After these readings we would go out for a meal. He loved women and Tamar enchanted him. ‘What a shame,’ he exclaimed on one occasion when she couldn’t be there, ‘I was so looking forward to seeing her. She brings light wherever she goes.’

Pascal also sent us off by train to other cities, and in one or two – Tours and Brussels – we stayed the night. I was on my own with Bernard on the trip to Brussels, and in the train he talked about himself. His father had been an engineer turned wealthy industrialist from Strasbourg, who had fought for the Free French and had firm views on what his children should do with their lives. He wanted his son to become an architect but Bernard baulked at this. At school in Paris’s smart XVI arrondissement, he had been taught by the fiercely independent Surrealist Julien Gracq, who had famously turned down the Goncourt Prize in 1951 because he felt prizes were incompatible with the vocation of the artist, and who confirmed him in his sense that to live properly you have to find your own way. So, after a year of architectural study, and with national service looming, he decamped to England. This naturally caused a breach with his father and meant that he would be faced with a court-martial and possible prison should he ever return to France.

In London he lodged in Spitalfields and earned his living restoring Far Eastern artefacts. Not that he knew anything about the subject but he would read it up in the local library and improvise. ‘It was too easy to make money that way’, he told me. ‘I was twenty-two and didn’t know what to do with my life, I only knew it was not this.’ His landlord knew of a cottage overlooking the sea at St. David’s Head, in Pembrokeshire, without electricity or running water. ‘Just the thing for me’, Bernard said. So he upped sticks and went off to Wales. ‘They were among the happiest days of my life’, he told me on that trip to Brussels. ‘Girl-friends would come every now and again and stay for a day or two and we grilled the fish we’d caught and made love overlooking the sea, and then they’d go and I’d be alone with only the sea and the sky for company. I loved it.’ But then one of the girls stayed, they married and eventually left Wales and settled in a barren island in the Canaries, where the only water came from the sky and when the rains failed the farmers had to slaughter their cattle. ‘I learned how to be a subsistence farmer’, he said. ‘We made a bare living from the soil and were happy. But when our child came along we discovered there was only one midwife on the island and she almost arrived too late, so we decided to head back to civilisation.’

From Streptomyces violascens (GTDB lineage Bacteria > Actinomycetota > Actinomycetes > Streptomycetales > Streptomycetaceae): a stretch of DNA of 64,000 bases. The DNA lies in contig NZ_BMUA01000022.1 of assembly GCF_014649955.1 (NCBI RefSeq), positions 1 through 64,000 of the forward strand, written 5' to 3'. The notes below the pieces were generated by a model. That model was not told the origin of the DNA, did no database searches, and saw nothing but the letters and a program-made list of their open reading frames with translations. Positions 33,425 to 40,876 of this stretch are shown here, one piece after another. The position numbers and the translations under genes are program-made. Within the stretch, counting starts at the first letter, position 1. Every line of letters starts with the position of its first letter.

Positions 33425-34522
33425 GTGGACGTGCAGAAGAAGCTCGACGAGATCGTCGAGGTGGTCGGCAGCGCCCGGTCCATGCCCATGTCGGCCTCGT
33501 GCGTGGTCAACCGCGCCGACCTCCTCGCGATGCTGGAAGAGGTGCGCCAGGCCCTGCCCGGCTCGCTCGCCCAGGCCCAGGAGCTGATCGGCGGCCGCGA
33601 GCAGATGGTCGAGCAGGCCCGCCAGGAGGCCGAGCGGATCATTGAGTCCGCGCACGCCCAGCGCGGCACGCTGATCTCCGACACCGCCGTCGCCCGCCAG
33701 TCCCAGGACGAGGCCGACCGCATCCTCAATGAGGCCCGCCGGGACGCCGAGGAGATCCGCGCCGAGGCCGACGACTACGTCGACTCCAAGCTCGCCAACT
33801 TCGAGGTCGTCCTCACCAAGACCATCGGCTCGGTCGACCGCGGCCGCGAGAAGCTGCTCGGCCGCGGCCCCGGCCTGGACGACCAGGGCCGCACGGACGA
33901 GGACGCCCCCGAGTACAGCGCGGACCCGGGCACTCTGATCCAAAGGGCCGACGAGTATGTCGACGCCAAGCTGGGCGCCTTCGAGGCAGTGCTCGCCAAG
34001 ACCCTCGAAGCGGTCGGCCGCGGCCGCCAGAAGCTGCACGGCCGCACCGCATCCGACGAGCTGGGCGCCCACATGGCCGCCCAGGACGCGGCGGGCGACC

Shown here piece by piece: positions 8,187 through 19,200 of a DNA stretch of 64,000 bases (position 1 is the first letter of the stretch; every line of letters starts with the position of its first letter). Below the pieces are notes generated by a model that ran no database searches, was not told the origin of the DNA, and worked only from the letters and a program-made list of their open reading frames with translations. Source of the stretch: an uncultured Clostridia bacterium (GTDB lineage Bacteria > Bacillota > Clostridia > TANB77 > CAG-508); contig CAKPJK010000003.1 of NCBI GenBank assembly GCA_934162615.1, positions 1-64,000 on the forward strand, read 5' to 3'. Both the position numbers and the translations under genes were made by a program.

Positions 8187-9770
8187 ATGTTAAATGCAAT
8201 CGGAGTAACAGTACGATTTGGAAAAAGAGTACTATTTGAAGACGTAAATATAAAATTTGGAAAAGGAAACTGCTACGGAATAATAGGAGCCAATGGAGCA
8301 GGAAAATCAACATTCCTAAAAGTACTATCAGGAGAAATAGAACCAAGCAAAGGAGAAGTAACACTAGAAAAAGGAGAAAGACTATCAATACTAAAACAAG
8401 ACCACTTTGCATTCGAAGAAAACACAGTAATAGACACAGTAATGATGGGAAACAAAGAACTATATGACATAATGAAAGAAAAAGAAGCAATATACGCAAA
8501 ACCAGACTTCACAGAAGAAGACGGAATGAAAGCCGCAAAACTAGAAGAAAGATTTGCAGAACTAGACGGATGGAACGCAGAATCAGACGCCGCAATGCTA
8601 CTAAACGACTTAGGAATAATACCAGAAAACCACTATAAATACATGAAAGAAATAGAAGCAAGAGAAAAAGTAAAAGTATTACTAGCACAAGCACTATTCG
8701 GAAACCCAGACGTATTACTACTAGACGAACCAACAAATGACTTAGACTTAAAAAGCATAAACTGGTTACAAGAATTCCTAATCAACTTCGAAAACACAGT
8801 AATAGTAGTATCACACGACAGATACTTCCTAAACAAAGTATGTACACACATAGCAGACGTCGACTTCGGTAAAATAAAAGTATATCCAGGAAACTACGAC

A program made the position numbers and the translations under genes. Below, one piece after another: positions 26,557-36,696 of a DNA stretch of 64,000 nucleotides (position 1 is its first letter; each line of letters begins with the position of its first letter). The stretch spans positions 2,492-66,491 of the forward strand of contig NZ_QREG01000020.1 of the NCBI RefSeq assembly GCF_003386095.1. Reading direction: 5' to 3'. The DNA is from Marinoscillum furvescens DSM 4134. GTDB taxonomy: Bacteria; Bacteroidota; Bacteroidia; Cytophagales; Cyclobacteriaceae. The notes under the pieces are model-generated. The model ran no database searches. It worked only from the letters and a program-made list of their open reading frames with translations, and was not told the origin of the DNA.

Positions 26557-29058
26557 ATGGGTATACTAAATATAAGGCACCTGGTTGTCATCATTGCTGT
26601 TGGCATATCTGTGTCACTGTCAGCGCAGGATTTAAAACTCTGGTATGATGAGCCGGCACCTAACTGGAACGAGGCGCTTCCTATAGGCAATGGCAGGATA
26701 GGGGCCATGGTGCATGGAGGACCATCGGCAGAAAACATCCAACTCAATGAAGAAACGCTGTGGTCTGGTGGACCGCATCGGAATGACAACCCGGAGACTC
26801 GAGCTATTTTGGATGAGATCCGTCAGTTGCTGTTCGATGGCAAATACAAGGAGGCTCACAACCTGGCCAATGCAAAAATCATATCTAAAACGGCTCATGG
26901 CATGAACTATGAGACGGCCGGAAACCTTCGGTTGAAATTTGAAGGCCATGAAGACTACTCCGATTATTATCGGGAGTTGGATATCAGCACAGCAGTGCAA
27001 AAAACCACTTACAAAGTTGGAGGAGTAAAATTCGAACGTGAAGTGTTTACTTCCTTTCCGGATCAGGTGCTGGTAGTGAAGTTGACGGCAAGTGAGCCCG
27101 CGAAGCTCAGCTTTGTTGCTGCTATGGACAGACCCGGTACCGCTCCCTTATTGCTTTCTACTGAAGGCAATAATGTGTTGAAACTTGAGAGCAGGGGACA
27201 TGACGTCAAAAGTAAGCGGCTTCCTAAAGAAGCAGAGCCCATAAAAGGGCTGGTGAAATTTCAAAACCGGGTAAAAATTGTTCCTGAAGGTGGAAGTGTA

Through his father’s intervention (he had come round to accepting that Bernard would never be the son he had hoped he would be) he was given a conditional pardon by the military authorities and the family settled in Lyon, where Bernard decided to try his hand at translation. After all, he was trilingual, with a father and mother who spoke German as well as French, a French education and an English wife. Soon he was in high demand. In the course of his career he translated classics like Burton and Browne, a lot of Mark Twain, including Huckleberry Finn and Tom Sawyer, and became the main French translator of Robert Coover, Gilbert Sorrentino and numerous other avant-garde American authors, with many of whom he became friends. He rendered Jacques Roubaud into English. He was involved in the Pléiade Ulysses project, translating the Ithaca, Aeolus and Circe chapters. More recently, he tackled my novels and those of Will Self. When he worked on the Burton he did not simply provide a French version, he consulted the Oxford editors of the Clarendon Anatomy of Melancholy and produced an annotated, scholarly tome of over a thousand pages. He regularly gave classes and workshops at French universities and at the Arles Centre for Translation At the time of his death a book of his is scheduled for publication with Editions Tristram in the spring of ٢٠١٨. The title is characteristic: Portrait du Traducteur en Escroc (Portrait of the Translator as Crook or Con-man) a homage to Melville and Joyce, of course, but also a signal that he, who had done so many different things in his life and eventually found his true vocation in the art of translating, did not take either himself or the practice entirely seriously.

Searching, please wait... animated waiting image